Another historic Mississippi house is getting a face-lift and you may or may nor have heard of it. It's the Amos Deason home in Ellisville, and not only is the house architecturally and historically significant, but it fits greatly into the lore of one of the state's most colorful characters.
Amos Deason built the home back in 1845. Over the years it has been expanded and remodeled. Today the windows are being rebuilt. But it still retains the essence of that first little cottage.
The Tallahalla chapter of the DAR owns the house. Justine Jones says there are plenty of reasons to keep up the Deason home.
"This is a very central part of Jones County history," said Jones. "A lot of events sort of circled around the house, particularly in the late 1800s, the civil war, post civil war era."
Back during the Civil War there was a band of deserters hiding out in the swamps along the Leaf River in Jones County under the leadership of Newt Knight. Both the north and the south were trying to root him and his little army out, because Knight thwarted the efforts of army raiders, both north and south, from confiscating the private property of the people who lived there.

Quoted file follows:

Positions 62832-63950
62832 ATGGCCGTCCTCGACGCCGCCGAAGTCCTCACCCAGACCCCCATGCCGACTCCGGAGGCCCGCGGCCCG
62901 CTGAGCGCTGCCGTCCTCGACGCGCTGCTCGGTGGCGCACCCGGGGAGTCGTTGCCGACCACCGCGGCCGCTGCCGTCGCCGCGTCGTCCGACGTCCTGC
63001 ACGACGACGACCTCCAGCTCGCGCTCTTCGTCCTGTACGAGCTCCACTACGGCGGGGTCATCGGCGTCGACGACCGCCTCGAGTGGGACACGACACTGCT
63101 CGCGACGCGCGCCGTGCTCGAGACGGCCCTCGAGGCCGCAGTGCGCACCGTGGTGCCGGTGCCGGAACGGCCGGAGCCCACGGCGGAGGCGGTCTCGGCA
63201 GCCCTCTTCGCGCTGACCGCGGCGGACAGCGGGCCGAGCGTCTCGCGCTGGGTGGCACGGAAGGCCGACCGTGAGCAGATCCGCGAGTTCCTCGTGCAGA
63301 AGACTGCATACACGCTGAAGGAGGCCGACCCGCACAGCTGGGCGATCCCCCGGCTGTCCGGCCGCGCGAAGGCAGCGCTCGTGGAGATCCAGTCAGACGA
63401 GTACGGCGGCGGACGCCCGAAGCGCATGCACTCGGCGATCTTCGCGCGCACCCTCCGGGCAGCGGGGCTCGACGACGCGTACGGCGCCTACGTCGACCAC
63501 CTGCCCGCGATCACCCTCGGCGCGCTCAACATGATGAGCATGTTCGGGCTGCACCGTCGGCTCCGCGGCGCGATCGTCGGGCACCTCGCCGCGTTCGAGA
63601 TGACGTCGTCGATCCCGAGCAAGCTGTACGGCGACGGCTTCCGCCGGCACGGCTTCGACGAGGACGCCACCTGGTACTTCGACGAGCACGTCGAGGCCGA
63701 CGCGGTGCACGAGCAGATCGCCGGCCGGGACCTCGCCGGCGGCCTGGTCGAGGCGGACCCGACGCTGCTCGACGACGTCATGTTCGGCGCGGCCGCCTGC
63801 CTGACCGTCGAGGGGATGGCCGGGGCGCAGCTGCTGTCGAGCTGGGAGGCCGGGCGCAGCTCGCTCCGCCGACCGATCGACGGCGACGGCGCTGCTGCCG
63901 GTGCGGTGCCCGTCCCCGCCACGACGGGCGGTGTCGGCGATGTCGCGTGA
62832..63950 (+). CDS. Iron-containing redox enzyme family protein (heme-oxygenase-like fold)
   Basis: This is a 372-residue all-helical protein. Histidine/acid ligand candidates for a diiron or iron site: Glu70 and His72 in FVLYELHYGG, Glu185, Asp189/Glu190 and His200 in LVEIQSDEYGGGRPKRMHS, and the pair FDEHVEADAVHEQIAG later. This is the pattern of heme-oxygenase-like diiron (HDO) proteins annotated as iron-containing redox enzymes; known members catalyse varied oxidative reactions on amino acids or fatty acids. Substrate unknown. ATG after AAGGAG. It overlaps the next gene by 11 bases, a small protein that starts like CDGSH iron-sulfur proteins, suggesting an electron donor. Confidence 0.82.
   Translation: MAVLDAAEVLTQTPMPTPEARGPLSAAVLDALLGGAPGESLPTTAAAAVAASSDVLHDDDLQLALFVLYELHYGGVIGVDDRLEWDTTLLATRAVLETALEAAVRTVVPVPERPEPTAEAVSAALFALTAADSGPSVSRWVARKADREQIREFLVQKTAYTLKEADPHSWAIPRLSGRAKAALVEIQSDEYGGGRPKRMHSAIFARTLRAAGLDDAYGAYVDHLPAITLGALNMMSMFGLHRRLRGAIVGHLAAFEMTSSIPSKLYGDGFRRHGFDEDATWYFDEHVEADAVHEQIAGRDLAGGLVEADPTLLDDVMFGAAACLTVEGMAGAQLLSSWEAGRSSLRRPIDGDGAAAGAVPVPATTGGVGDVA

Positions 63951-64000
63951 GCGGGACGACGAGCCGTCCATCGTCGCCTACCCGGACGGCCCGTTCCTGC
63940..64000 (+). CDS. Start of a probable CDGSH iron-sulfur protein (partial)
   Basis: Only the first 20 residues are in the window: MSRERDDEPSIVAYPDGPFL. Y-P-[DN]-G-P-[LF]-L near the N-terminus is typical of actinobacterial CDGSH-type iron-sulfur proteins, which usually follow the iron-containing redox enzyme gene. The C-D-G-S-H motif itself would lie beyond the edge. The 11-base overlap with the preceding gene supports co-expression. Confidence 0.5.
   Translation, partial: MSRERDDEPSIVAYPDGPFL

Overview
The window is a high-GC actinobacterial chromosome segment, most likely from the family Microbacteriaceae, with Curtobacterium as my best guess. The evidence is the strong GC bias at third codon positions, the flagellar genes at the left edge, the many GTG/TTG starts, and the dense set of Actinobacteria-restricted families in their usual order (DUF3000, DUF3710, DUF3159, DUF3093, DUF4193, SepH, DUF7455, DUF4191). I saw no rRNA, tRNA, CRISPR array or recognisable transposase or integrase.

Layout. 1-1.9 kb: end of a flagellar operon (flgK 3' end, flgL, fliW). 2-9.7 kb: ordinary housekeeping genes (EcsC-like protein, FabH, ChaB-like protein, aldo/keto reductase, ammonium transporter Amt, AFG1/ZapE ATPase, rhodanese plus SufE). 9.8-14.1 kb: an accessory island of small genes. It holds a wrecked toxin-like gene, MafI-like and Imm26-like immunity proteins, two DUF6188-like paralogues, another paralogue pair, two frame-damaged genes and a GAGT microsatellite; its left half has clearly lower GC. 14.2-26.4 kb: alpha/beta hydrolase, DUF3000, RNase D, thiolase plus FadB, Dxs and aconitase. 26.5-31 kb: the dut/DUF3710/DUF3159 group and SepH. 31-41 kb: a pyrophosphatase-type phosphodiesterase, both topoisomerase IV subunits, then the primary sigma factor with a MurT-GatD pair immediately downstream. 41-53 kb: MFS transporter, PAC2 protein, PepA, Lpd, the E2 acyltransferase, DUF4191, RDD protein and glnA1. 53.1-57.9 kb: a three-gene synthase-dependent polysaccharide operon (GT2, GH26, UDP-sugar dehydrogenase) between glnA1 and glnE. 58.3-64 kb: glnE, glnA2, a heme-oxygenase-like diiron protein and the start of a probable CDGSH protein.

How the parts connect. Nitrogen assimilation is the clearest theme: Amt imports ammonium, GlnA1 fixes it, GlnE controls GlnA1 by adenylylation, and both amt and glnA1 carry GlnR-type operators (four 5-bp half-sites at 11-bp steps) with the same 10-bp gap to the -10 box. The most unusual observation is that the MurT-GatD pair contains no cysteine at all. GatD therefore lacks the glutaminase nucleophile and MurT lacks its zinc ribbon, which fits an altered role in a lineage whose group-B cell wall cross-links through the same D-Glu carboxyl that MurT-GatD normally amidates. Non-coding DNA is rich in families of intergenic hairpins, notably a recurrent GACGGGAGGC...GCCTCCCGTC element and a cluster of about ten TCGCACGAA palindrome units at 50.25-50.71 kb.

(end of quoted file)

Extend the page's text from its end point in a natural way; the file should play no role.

Jones County became known as the free state of Jones, and the Deason home comes into play in that story, because Major Amos McLemore was sent by the Confederacy to capture Knight and was staying in the house in 1863.
And then, of course, the most important and infamous event that occurred here was the assassination of Major Amos McLemore by Mr. Knight, Newt Knight, in the house in October.
It was in the bedroom. One stormy evening McLemore was warming himself by the fire when Knight burst into the room from a door that opened onto a porch in those days, and shot the Major point blank.
The story circulated that for years afterward, every time a storm approached, the bloodstain reappeared on the floor in front of the fireplace. Today, no matter what else visitors to the home come to see, they always ask about the murder room and the bloodstain.
The bloodstain may still be there. But the original floor was been overlaid with another set of boards over the top of it decades ago, to hide it.
The Deason home in Ellisville, another place where history and infamy meet, and help nourish the legend of the free state of Jones and Newt Knight.
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